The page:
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Last edited 01 Jun 2021
Boundaries to land and property
Boundaries can be defined physically by coastlines, rivers, roads, walls, fences and lines painted on the ground, or they can have no manifestation other than on maps, plans, charts and legal documentation. Boundaries between counties, administrative regions and nation states often appear only as lines on maps.
Title deed drawings tend to show which side of the boundary owns any physical structure such as a fence, using a ‘T’ symbol. Title deeds may also include agreements about ownership of, or responsibility for, boundaries, although these do not generally give any great detail, and are not always clear or accurate. For more information see: Responsibility for boundary features.
Construction sites often have strictly-defined boundaries comprising fences, hoardings and gates. These not only deter thieves and intruders, but also to protect the public from inadvertently straying into a potentially dangerous area.
The Construction (Design and Management) Regulations (the CDM Regulations) require the prevention of access by unauthorised persons to construction sites and that ‘… where necessary in the interests of health and safety, a construction site must, so far as is reasonably practicable, and in accordance with the level of risk posed, comply with either or both of the following; have its perimeter identified by suitable signs and be arranged so that its extent is readily identifiable; or be fenced off.’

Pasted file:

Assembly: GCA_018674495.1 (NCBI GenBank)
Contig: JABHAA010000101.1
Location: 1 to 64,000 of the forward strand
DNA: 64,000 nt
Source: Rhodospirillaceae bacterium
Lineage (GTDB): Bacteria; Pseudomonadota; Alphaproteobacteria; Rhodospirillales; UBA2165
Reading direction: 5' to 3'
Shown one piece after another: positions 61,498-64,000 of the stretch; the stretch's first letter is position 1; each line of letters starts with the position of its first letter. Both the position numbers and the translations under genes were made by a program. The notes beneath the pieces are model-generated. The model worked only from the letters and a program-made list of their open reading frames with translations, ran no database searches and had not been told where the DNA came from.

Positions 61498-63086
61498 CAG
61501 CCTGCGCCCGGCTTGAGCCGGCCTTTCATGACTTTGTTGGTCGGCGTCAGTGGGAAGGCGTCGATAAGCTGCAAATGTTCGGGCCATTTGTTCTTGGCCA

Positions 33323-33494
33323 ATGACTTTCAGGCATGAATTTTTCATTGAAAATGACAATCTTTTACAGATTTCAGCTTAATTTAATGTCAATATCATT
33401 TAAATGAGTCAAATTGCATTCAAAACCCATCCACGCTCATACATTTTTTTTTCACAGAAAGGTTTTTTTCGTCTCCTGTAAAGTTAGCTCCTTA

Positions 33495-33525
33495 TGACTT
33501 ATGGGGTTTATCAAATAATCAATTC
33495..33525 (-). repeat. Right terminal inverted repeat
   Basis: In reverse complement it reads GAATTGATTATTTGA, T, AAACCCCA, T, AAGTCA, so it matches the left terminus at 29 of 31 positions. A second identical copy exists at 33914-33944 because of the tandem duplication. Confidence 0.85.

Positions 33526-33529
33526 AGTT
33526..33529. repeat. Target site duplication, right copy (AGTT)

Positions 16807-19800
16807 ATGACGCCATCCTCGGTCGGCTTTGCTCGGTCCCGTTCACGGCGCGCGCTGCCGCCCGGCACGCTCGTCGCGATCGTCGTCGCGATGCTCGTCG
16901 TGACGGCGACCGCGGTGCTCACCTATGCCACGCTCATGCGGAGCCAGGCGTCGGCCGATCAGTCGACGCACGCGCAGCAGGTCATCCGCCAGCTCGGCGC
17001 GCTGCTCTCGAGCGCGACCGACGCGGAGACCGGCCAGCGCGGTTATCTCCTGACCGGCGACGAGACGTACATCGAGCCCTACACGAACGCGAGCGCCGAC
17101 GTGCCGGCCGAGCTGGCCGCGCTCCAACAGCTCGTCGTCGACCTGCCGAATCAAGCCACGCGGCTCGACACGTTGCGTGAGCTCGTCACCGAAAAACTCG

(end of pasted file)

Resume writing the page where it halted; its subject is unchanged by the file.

Buildings may be designed to extend right up to boundary lines or be limited by building regulations to be sited a minimum distance away. Where buildings adjoin one another, works to the party structure are controlled by the Party Wall Act.
- in relation to any road , whether public or private, public access way or public right of way, river, stream, canal, loch, pond, common land or a public open space it should be taken to mean the centre line thereof; and
- the sea and its foreshore should not be regarded as land in different occupation.'
NB Land measurement for planning and development purposes, Guidance Note, Global 1st edition, Published by the Royal Institution of Chartered Surveyors (RICS) in May 2021, suggests that a boundary is : ‘The edge of a title area using either of the following methods.’
- ‘Fixed boundary method: fixed boundaries are a key feature of cadastral systems. They are usually single points marked on the ground with stones, posts or metal, enabling the linear boundary between them to be determined. The type of demarcation is stated in the technical description of the cadastral survey. Coordinates, distances, bearings and areas are noted on the cadastral survey plan and mirrored on the cadastral index map.’
- ‘Determined boundary method: determined boundaries are a feature of land registration in the UK and some British Commonwealth countries, and are where boundaries identified under the ‘general boundaries’ principle are established on the ground and recorded. For example, in England and Wales the requirement is to record a boundary’s position to a precision of +/- 10mm. The determined boundary should be mapped relative to surrounding ‘hard’ detail (any feature made of brick, stone or concrete that is expected to endure) to a high level of accuracy that is certified by a chartered land surveyor. The intention is that another chartered land surveyor would be able to relocate the boundary. A determined boundary should be agreed between the neighbouring landowners before it is recorded in the land register.’
See also: General boundaries.
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